Kay Steiger

Kay Steiger is managing editor at Raw Story and a former Prospect editorial assistant.

Recent Articles


Over at Campus Progress (full disclosure: they pay my salary), UC-Santa Barbara student Kristen Tucker highlights an army of young conservatives, more commonly known as the Young America's Foundation, who gathered for a weekend of Ronald Reagan -worship and some good old-fashioned Muslim-bashing at a seminar at the Gipper's ranch called "Radical Islam 101: Defining America’s Enemy & Developing A Strategy For Success." It's all in the wake of Islamo-Fascism Awareness Week , the David Horowitz -orchestrated press campaign. Many people used to criticize liberals for looking back longingly on the Clinton years, but conservatives have one of their own in the White House. Certainly Bush champions the conservative cause far more than Reagan ever did, especially when it comes to the cultural agenda. And yet, Tucker reports, these young conservatives look back longingly on the Reagan years -- even though they are all too young to have experienced them -- and "resurrecting Reagan and...


The NYTimes reports today that a panel from the Institute of Medicine tested 53 drugs and 37 different psychotherapy approaches. All of the methods tested were inconclusive or ineffective. What this means is that it's unclear how to treat post-traumatic stress disorder. It will take a lot more research to figure out how to effectively treat veterans with PTSD, and they may eventually find that there's no one cure-all. Except, perhaps, not sending soldiers to war in the first place. --Kay Steiger


Via Kaiser's Daily Women's Health Policy Report . The Virginian-Pilot looked into the Navy's new policy for pregnant sailors. Previously, they were only allowed four months of shore time following childbirth, but the new policy allows for a year of shore time. The number of single mothers in the Navy appears to be rising slightly: 15 percent in 2005, up from 11 percent in 2003 and 7 percent in 2001. This is hardly surprising, considering that the military is actually an economically favorable option for non-college educated women. The military provides health insurance and good pay, but for all that, a young female soldier has has more to contend with when it comes to advancement. A Navy training video called "Give Yourself a Chance" shown to women when they enlist in the Navy depicts an actress dressed in uniform who warns, "getting pregnant while assigned to sea duty disrupts her qualification process." Unsurprisingly, giving birth in the military means you won't get promoted as...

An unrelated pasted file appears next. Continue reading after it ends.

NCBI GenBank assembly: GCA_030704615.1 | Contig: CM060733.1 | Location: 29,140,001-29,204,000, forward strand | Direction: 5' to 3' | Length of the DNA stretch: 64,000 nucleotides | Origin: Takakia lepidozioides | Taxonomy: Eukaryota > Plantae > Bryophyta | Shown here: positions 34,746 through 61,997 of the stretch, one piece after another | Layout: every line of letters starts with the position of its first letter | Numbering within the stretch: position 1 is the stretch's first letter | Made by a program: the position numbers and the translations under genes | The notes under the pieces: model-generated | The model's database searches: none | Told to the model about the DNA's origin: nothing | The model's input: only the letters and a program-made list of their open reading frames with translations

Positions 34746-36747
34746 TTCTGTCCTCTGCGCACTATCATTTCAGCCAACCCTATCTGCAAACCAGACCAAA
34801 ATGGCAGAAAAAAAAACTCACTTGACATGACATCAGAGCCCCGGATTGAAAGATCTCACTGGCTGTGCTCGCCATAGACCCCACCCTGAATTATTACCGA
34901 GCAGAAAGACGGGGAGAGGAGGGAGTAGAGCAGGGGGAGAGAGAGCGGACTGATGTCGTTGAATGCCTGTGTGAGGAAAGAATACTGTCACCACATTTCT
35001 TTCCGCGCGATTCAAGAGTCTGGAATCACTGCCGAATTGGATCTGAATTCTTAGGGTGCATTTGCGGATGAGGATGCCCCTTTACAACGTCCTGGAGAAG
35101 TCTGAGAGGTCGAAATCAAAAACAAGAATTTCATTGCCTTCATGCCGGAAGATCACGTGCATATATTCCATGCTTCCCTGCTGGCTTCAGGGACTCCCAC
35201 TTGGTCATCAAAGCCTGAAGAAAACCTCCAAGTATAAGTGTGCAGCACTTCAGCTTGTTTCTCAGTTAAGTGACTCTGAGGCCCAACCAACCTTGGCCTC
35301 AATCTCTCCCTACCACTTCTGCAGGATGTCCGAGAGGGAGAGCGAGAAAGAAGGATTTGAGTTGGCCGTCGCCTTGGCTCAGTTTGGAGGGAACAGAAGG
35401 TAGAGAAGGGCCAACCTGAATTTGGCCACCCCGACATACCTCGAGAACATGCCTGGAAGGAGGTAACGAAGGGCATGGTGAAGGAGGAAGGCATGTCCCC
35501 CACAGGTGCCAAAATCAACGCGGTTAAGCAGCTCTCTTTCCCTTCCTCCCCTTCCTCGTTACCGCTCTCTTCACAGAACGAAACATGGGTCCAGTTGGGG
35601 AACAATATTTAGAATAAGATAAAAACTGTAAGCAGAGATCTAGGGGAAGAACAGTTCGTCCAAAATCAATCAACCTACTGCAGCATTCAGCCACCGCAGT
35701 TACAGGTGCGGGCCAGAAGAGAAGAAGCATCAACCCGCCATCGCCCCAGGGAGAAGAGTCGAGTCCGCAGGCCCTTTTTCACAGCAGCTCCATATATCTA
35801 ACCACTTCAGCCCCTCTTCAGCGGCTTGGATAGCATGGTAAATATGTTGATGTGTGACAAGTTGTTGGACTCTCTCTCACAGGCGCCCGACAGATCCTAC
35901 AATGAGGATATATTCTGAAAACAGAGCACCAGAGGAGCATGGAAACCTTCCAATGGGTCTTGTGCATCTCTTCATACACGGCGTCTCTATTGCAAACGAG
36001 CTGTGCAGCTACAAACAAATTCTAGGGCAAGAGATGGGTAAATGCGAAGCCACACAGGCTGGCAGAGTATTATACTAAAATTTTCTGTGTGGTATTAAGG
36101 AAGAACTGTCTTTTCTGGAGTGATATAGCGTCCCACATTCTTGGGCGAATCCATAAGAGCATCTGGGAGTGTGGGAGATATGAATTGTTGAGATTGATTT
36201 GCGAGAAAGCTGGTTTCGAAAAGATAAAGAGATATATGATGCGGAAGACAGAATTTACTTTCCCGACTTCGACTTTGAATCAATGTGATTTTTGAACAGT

Apparently Britain is also struggling with care for veterans. Reuters reports today that the UK government is upping the amount paid out to soldiers wounded in battle. What I found interesting is that they previously paid a fixed amount to wounded soldiers. British veterans, called "War Pensioners," are already covered under NHS [PDF] like other British citizens. It's true that the NHS struggles with prioritizing care for soldiers amid the other demands for health care, but the debate isn't over how much health care funding should go to veterans, it is over how much extra the British should pay out to soldiers that suffered traumatic injuries. --Kay Steiger


The AP reports that a Census Bureau analysis shows the federal tax system doesn't exactly distribute the wealth evenly, "[W]ealthy states pay more than poor ones, blue states subsidize red states and states with powerful politicians on key House and Senate committees fare well in federal spending." Hardly surprising, considering that all states need federal programs of some kind, and when Republicans in red states are elected on a platform of no new taxes, those states end up with shortages. These shortages also end up getting paid for by favors on the federal level. It all works out pretty well, except that this whole Republican show about not raising taxes is a farce. Nothing new, but someone should start pointing this out to people who keep voting for the tax breaks but use federal programs and services. --Kay Steiger